Transitioning from hobbyist to professional is daunting, but what are good and bad signs for someone looking to make the leap? And what "signs" aren't really signs at all?
I've written on the topic of making the move to professional photographer on numerous occasions, partly because they're always well received, and partly because it was a significant decision in my life; one I was never certain of even as I was making it, but we'll return to that. I won't spend much time unpacking what a "professional" photographer is, but rather just say that when I use that term, I'm referring to someone whose primary income is from photography in some capacity.
The Good Signs
You Have Opportunities to Make Money
This sounds so simple, but it's easy to overlook the financial elephant in the room from both angles; that is you can ignore the fact you haven't had any paid job openings present themselves. However, if there are, then that's a good sign. Without a doubt, one of the key indicators of business potential is clear opportunities to make money. This isn't to say a friend asking to pay you a small amount in exchange for a few portraits is that sort of indicator, but rather lots of people asking you, or companies and brands showing interest. It's hard to gauge before you start charging how much work there is, so test the water before you dive in.
You Suffer From a Lack of Time
I didn't realize this was as big a sign as it was, primarily because I wasn't yet looking to go full time with my photography. However, when I was completing my Master's, I couldn't do a lot of the photography I wanted to, even if it was paid. I thought that's just how things go — work trumps hobbies — but it was actually a positive indicator that perhaps I could use extra time to progress with photography as a business.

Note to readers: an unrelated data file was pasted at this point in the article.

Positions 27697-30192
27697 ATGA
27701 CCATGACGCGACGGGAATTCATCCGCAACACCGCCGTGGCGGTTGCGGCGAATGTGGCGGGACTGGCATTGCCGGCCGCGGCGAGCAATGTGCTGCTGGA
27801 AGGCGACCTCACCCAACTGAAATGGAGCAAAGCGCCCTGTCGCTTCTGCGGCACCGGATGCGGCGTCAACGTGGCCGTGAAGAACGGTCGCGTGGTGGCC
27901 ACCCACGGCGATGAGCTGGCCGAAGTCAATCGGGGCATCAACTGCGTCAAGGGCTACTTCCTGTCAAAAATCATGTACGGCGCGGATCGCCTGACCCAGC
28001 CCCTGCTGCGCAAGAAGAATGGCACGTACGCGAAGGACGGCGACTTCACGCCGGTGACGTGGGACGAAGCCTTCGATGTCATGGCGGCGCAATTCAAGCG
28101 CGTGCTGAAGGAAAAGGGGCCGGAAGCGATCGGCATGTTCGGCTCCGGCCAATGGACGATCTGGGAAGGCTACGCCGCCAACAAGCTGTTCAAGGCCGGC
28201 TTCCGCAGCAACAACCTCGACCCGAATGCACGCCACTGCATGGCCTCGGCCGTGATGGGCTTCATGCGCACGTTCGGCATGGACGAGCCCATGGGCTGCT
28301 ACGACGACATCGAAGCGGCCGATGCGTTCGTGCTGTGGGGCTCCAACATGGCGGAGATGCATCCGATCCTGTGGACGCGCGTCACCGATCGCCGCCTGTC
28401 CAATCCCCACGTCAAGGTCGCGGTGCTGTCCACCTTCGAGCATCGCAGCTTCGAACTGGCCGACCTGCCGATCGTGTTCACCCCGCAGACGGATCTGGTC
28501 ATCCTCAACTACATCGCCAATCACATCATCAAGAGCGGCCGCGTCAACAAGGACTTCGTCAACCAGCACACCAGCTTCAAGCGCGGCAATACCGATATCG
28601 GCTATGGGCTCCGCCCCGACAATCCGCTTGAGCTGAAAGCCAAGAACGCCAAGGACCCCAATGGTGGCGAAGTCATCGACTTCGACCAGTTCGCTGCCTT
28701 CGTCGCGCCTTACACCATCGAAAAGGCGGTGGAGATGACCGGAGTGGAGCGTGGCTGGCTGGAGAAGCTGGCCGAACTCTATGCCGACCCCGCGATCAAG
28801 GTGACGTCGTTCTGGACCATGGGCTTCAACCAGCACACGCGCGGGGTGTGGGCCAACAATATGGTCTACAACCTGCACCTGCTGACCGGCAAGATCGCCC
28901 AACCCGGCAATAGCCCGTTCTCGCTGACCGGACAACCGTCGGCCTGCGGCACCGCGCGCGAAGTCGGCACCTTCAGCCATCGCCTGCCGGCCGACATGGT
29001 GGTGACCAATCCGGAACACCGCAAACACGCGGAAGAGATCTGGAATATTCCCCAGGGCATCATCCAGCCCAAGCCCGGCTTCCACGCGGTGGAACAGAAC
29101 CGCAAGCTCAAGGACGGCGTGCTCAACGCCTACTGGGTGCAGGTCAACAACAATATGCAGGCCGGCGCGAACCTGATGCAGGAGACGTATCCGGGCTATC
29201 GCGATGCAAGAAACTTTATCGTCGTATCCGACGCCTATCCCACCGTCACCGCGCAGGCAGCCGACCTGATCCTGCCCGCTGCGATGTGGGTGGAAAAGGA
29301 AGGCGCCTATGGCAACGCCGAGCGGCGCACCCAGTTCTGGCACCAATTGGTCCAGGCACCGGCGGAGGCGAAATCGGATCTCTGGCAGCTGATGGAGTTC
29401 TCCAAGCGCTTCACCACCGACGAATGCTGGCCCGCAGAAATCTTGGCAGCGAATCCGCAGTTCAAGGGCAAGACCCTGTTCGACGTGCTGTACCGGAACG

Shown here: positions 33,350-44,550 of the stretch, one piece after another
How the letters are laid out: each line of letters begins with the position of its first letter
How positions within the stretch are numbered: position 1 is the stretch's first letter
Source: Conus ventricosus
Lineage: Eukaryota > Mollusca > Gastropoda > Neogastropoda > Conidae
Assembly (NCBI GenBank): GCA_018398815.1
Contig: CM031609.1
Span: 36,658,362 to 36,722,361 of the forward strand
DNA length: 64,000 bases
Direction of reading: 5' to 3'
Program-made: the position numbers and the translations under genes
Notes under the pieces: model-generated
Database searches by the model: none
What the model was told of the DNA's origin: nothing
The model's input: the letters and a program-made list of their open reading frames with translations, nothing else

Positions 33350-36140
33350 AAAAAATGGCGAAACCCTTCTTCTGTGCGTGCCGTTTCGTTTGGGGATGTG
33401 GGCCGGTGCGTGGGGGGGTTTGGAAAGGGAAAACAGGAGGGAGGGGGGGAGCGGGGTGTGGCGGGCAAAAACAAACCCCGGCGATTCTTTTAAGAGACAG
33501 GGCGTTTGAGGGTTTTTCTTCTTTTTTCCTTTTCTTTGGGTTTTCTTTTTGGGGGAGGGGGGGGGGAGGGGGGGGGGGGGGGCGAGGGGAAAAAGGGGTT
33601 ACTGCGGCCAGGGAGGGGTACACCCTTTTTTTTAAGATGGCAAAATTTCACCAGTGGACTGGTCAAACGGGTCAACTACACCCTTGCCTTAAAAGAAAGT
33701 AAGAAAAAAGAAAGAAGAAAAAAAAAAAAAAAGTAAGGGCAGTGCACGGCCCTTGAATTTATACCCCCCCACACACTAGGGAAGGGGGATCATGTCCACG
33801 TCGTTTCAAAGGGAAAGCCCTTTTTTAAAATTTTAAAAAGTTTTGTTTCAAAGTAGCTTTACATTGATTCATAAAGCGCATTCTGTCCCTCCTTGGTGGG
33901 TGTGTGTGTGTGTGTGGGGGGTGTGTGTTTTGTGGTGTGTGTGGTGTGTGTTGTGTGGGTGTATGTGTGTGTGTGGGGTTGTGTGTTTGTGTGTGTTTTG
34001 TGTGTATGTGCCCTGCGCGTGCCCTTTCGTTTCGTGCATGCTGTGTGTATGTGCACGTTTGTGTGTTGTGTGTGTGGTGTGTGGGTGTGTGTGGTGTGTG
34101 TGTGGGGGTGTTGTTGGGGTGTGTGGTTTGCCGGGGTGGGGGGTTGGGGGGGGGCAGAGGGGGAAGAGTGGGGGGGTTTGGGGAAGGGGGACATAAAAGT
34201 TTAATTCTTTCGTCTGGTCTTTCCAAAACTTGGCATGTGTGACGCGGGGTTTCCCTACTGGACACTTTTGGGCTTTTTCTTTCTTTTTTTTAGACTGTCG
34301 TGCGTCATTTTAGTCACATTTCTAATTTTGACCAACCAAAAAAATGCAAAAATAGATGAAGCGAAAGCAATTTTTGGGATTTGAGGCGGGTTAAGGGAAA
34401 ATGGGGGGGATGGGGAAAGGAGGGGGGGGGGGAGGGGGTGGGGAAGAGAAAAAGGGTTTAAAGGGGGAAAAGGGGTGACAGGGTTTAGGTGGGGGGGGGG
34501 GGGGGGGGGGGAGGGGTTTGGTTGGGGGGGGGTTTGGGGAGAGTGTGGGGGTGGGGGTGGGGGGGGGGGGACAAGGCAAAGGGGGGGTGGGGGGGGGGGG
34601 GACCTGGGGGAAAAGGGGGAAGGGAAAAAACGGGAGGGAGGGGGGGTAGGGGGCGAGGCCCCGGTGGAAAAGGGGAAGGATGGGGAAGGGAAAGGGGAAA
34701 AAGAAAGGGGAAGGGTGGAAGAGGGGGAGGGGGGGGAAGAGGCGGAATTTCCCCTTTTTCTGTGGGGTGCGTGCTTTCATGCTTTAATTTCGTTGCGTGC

You Have Nothing Else You'd Rather Do
This feels like a bit of a "fluffy" non-point, but it isn't. If you truly can't think of anything else you'd rather be spending your time doing on this planet, and that isn't a fleeting emotion because one of your newest images was well received, then that's a great sign that you might be well suited to dedicating your working life towards it. I was always worried tha turning one of my passions in to a career would kill the love for it. It didn't.
The Bad Signs
You Have No Particular Direction With Your Photography
It's been a while since I harked on about discovering your niche(s) in photography, but here it is again. One of the biggest red flags for me when I see a professional photographer's portfolio (and I see a lot) is their work is too diverse in genre. Now, that isn't to say you have to be pigeonholed in to taking pictures of one type of thing forever, but rather some direction. For me, I take pictures of jewelry and I take portraits, often the two blend. Yes, I also like doing macro photography of insects and some landscape, but where my professional photography lies is in portraiture and commercial imagery of jewelry. If you're Jack of all trades, sod being a master of none, you'll be poor.
You Have No Interest in Running a Business or Learning About It